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Dr. Russell Barkley says hyperfocus goes with autism while perseveration goes with ADHD.

I read that perseveration is the same as hyperfocus or that hyperfocus goes with ADHD.

So what's the difference? Is Dr. Russell Barkley right?

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I myself have never found evidence to suggest a difference between perseveration and hyperfocus when referring to ADHD. However, while 'hyperfocus' can be a psychiatric or non-psychiatric condition, perseveration is typically considered a psychiatric condition in all instances.

The wikipedia page for hyperfocus has an entire section dedicated to the confusion between hyperfocus and perseveration, particularly as it pertains to ADHD.

Hyperfocus may in some cases also be symptomatic of a psychiatric condition. In these cases it is more commonly and accurately referred to as perseveration (or perseverance) - the inability to, or impairment in, switching tasks or activities ("set shifting"), or desisting from mental or physical response repetition (gestures, words, thoughts) despite absence or cessation of a stimulus, and which is not excessive in terms of quantity but are apparently both functionless and involve a narrow range of behaviours, and are not better described as stereotypy (a highly repetitive idiosyncratic behaviour).

It is typical for individuals with ADHD to say they 1), can not focus on boring things and 2), can only focus on stimulating things, and that focus is often extreme. Thus it is both a concentration deficit and over-concentration, or generically: "hyperfocus.

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  • $\begingroup$ Lol. I saw that page and section but not the subsection title. Thanks Sydney Maples hahaha $\endgroup$ – Jack Bauer Sep 3 '15 at 19:47
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Actually,if you saw a few of Dr. Barkley's presentations. He referred to people with autism spectrum disorder as hyperfocus because they focused immensely on fine details of their sensations and their environments. While this hyperfocus, lacks the big picture perception. For instance, the child with autism might focus on the car wheel, while not attending to the car itself.

While perseveration was well defined by the "upstairs" author.

EDIT: Scientists would agree that they have what the ADHD community defines hyperfocus, but some (not all) psychologist/psychiatrist would not appreciate the use of this term based on the definition alone. They would disagree on the word used to define it. They would agree that people with ADHD have perseveration, but not hyperfocus (based on the definition alone). There is science to backup issues related to perseveration. While positive aspects of perseveration is probably lacking in the literature (since that's harder to look for). Hyperfocus would be kept for the autistic symptoms of focusing far too much on one element or detail and not perceiving the remaining of the item for instance.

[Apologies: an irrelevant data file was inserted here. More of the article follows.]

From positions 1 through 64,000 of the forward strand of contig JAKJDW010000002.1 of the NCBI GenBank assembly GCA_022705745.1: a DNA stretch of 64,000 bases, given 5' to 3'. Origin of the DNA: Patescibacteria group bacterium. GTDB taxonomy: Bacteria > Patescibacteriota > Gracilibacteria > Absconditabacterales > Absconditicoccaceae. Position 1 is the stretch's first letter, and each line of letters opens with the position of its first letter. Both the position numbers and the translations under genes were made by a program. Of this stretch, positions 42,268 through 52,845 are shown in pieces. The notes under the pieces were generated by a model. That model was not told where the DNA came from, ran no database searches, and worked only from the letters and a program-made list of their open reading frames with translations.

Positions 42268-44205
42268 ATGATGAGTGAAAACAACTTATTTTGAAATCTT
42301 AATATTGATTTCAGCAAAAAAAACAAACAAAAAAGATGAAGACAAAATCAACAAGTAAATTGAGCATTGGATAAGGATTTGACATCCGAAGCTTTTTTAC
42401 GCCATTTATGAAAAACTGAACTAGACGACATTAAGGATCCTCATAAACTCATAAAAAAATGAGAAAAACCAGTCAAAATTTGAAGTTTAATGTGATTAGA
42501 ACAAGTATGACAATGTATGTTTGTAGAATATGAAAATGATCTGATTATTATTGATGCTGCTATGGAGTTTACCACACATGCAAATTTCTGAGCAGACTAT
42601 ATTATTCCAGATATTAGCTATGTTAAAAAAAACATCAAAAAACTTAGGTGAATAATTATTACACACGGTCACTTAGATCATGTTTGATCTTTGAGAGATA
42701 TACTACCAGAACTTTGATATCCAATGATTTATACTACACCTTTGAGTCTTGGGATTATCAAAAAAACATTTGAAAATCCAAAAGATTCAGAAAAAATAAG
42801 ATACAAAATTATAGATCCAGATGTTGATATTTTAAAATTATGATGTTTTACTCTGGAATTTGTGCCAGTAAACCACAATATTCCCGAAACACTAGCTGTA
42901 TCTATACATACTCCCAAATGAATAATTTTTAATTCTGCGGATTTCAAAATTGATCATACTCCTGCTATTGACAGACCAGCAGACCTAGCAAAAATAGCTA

To make things more complicated, I know there is one psychiatrist who uses the term hyperfocus (although probably not in thescientific literature). His name is Edward Hallowell. He's more of a clinicians and a book writer than a scientist from what I remember.

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  • $\begingroup$ Thanks MindsEye. What do you mean not scientifically? Some scientists don't think people with ADHD have hyperfocus (or perseveration) or something of the sort? $\endgroup$ – Jack Bauer Sep 7 '15 at 23:54
  • $\begingroup$ Check out my edit in the previous post. $\endgroup$ – MindsEye Sep 10 '15 at 14:26
  • $\begingroup$ 'based on the definition alone' --> the definition of what? hyperfocus? what is the definition? $\endgroup$ – Jack Bauer Sep 12 '15 at 13:50
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    $\begingroup$ Well. I was wrong to say about the definition alone since the term is not often used in academic journals. So there is no actual definition. But Barkley has stated in many conferences that he views hyperfocus to be more related with the attentive patterns of autistics, rather than ADHD. Mostly since the word entails an increase focus on singular items or task. While ADHD is more about perseveration of the task, not hyperfocus of attention. But that's his view, and his comments. $\endgroup$ – MindsEye Sep 13 '15 at 4:10

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